Apple’s planned ‘iWatch’ could be more profitable than TV
Apple might be hard at work to launch a television to drive their stalling growth, but according to sources, a wristwatch-style device, which is still in development, may prove far more profitable than TVs.
Industry sources say that the global watch industry will generate more than $60 billion in sales in 2013. With gross margins on watches at 60%, which is four times bigger than for televisions, Apple can achieve more with the wrist than with the couch.
“This can be a $6 billion opportunity for Apple, with plenty of opportunity for upside if they create something totally new like they did with the iPod — something consumers didn’t even know they needed,” said Chen, who covers luxury- goods retailers.
Even with capturing just 10% of the market, Apple can hope to accumulate a gross profit of $3.6 billion for watches.
Apple is rumoured to have a team of about 100 product designers working on a wristwatch-like device that may perform some of the tasks now handled by the iPhone and iPad. The device would probably let users make calls, view the incoming caller, check map coordinates, and more. A pedometer might also be included for counting steps and sensors for monitoring health-related data, such as heart rates.
Apple has filed at least 79 patent applications that include the word “wrist,” including one for a device with a flexible screen, powered by kinetic energy.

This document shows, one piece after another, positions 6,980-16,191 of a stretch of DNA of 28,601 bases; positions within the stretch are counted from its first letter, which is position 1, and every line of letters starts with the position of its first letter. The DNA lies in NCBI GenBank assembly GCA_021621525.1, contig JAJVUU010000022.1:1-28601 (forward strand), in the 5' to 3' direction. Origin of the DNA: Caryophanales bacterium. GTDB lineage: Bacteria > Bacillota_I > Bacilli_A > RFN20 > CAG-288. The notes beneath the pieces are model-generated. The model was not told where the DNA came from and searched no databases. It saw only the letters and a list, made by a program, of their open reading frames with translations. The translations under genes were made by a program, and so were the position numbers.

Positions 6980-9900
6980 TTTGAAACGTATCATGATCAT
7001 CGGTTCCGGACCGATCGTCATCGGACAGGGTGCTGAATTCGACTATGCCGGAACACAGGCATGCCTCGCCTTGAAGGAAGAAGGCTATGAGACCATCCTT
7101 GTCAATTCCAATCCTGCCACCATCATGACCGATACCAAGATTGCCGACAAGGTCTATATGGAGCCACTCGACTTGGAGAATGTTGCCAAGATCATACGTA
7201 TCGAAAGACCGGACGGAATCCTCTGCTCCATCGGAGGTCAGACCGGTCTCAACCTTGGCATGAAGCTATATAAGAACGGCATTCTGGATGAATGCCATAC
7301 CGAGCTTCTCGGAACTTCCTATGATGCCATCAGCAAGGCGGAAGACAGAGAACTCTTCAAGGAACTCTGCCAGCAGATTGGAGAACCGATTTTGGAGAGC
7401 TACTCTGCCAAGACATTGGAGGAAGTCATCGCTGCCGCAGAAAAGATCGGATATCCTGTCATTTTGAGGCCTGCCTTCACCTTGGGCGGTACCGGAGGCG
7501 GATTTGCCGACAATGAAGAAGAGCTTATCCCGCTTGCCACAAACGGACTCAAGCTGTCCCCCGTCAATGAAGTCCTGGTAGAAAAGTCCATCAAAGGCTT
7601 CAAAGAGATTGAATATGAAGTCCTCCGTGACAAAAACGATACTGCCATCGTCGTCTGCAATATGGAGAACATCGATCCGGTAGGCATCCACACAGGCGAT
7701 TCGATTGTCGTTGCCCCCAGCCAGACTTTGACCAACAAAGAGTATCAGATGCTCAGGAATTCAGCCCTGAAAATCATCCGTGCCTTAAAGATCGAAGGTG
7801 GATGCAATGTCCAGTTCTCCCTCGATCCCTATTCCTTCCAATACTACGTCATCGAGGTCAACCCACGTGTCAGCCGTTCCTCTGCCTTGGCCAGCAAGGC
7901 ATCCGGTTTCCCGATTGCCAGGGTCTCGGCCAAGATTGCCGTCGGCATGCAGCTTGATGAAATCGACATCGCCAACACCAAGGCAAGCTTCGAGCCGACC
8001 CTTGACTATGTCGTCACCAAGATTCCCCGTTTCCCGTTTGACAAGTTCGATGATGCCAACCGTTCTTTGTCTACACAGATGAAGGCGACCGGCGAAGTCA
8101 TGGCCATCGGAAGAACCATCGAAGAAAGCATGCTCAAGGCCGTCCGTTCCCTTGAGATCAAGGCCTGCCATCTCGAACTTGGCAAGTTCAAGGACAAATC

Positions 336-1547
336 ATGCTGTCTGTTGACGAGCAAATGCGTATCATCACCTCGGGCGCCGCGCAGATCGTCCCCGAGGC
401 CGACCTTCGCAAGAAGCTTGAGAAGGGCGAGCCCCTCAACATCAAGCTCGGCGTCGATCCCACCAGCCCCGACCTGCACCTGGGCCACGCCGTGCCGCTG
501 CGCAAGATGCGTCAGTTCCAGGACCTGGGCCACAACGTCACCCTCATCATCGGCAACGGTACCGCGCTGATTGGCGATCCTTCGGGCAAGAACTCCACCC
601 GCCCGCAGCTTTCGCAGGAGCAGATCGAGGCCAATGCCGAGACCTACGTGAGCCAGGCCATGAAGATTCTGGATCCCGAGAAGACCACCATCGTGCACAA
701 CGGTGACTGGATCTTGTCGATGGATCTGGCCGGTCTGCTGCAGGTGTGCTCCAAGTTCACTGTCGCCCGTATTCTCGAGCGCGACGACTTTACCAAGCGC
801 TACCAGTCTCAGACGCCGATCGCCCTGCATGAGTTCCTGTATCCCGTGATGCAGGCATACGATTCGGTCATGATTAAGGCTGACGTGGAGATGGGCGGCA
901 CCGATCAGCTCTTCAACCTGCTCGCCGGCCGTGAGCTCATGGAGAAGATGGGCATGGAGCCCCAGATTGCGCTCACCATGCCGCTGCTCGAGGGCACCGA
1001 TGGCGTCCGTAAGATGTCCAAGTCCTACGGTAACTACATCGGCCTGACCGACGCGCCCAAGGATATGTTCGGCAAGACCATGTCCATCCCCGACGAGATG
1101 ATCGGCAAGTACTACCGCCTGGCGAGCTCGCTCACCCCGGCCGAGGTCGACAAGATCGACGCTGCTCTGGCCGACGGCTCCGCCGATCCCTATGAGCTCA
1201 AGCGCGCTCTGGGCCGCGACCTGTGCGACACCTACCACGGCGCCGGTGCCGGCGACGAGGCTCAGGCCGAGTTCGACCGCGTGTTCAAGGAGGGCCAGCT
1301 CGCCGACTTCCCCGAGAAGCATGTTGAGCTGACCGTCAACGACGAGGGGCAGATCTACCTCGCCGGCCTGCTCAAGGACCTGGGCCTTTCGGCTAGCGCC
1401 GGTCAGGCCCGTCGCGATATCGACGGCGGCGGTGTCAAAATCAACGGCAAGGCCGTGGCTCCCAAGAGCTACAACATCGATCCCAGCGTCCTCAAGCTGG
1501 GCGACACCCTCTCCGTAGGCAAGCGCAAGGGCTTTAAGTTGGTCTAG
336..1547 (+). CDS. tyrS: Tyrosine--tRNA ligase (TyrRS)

What’s interesting is the fact that Apple might adopt the iOS mobile platform to the wrist device, instead of a stripped down version.
“There’s no doubt the wrist is a valuable piece of convenient, glanceable real estate for viewing essential information,” said Wilson, a watch designer who developed a line of watchbands for people who wanted to use an iPod nano as a watch. said. “It’d be great to see information like, ‘Where are we meeting for lunch?’”
The Kickstarter funded Pebble smartwatch plans to sell watches that work with Apple and Google software after raising more than $10 million on the crowd-sourcing site.
The wearable electronics battle is heating up now, and with Apple’s watch foray into it, it is bound to get much interesting. Google has already demoed its Google Glass to a select few. The Glass is a computing device that resembles spectacles and is worn on the face. Users of the glasses will be able to speak commands to snap photos, record videos or ask for directions, among other tasks, just like they do with Google Now on their Android powered smartphones.
Apple’s chief-in-design Jony Ive is reported to have an interest in watches from a long time. It is a challenge to come up with a watch to appeal to millions of consumers. Watches are seen as a fashion statement as of now, perhaps Apple can change that perception as they did with their smartphones and tablets.
“Apple can merge fashion with function,” said Marshal Cohen, an analyst at NPD Group. “An Apple watch could triple the size of the watch business in a year or two. They have the opportunity to get everyone that owns a cell phone to go out and buy another watch.”
Salman Ravoof is a freelance writer, a mechanical engineer and an avid science and technology enthusiast. He likes creativity and is a great fan of fantasy and sci-fi genre. When not busy, he revels in experimenting and spends most of his time pondering about the existence of reality.
5 March, 2013